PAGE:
Sean Cheyney: The biggest thing is whenever you go to any trade show or any business conference or anything where it’s a networking environment, make sure you go into it with a plan there are a lot of different conferences I media is one of them where they actually publish whose gonna be attending ahead of time so your able to go through, one of the techniques that I use I take the entire attendee list export it to excel and sort it and I’ll color code based on people I already know, based on people I don’t know and also based on people I don’t know but I really want to meet and what I’ll do is I will go into it with a plan and say ok here are the people I want to meet for this specific purpose and I will, for anybody whose contact information I can get I will reach out to them ahead of time and say hey you know, I saw that you are attending this conference I would love to get some time and sit down with you I think that we have some things in common with our businesses or I would just love to find out about what your doing, always go into it with a plan some people will go in and say I want to collect 50 business cards from different people or I want to walk out of there with a certain amount of insertion over signed, whatever the objective is, make sure you go in with a plan the other thing is, once you are at the event, it doesn’t do any good if you are only hanging out with people you already know. Now relationship building is definitely key, but you need to divide it up a little bit, what I like to do is spend about 50 % of my time with the people I already know and just build those relationships, and the other 50% of the time getting out there and meeting people I don’t know, so if you see me at a conference and I’m walking around and I am looking at peoples name badges I am looking to see hey is there somebody here from a company that sounds interesting and I’ll just walk up to people and start talking to them which really goes into the other aspect which is get out there, it doesn’t do any good at these networking events to stand in a corner with your drink and just observe, do people watching, your there for a business event you want to make sure that you leave that event especially if you are taking time away from the office and taking time away from your family you want to make sure that when your there, you re maximizing it and you can walk away and when you walk away you said you know what this was productive and not only was it productive but I had a good time the great thing about our industry with the interactive advertising industry is that there are a lot of fun people I absolutely love going to these events, I mean my wife is not going to like to hear me saying that, I absolutely love going to these events and spending time with very interesting people and just finding out about people your conversations don’t necessarily have to revolve around business in fact about 75% of the time its just getting to know people so if you are somebody who is shy, and when I first got into this industry I was extremely shy and I had to just kinda muscle it up a little bit and force myself to start talking to people and the more and more I did that, it just became a lot more natural for the point now, where that’s my favorite aspect of going to any business event, is going, to is participating in networking events usually in the evening or just getting out and meeting people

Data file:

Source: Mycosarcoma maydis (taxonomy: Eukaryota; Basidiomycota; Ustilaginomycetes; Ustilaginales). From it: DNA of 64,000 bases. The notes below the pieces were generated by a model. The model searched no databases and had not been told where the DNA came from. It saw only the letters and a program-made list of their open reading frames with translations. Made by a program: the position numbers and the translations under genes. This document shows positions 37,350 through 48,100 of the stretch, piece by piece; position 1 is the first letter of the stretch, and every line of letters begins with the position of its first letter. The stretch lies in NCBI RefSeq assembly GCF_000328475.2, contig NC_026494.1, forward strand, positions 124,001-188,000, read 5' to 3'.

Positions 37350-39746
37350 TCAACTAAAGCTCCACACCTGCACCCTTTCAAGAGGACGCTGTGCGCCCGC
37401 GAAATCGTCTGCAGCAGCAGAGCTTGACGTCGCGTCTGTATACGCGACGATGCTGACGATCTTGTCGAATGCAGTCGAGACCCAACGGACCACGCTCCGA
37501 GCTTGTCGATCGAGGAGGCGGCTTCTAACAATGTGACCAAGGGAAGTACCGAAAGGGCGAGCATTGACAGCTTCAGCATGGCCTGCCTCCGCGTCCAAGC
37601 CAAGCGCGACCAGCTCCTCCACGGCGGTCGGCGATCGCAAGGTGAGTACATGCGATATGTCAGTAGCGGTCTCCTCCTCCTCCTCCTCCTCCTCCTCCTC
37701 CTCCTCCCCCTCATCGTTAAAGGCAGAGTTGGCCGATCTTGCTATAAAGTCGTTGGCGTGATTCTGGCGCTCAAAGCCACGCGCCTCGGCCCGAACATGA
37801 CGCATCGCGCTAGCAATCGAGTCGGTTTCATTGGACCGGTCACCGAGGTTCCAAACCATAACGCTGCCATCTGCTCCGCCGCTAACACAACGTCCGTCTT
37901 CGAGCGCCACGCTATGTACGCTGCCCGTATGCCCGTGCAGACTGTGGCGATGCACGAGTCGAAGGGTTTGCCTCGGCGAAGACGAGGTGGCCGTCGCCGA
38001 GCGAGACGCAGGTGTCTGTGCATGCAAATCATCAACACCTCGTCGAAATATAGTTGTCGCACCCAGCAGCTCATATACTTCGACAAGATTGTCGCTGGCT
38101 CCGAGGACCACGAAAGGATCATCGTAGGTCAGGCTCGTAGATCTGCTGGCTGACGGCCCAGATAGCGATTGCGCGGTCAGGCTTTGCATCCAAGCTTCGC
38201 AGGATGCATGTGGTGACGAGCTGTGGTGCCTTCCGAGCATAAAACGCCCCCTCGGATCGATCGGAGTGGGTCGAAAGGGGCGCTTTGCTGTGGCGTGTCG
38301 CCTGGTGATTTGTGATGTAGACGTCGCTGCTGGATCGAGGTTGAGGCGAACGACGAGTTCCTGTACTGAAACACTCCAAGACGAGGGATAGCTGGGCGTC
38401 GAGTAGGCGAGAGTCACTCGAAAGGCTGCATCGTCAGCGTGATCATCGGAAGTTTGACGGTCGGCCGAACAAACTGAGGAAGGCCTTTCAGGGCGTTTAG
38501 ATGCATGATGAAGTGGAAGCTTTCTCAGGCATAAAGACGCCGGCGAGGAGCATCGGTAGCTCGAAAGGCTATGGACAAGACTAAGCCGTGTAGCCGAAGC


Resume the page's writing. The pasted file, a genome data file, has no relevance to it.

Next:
Susan Bratton: Well it strikes me, you have told me that sometimes when you go these events you come home and you are just scribbling note after note after note about the things you have learned the little ideas and tid bits you have picked up and I agree with you that kind of forcing yourself and having a few outcomes and strategies for what you want to accomplish at any event will allow you to bring home those great ideas so thank you for that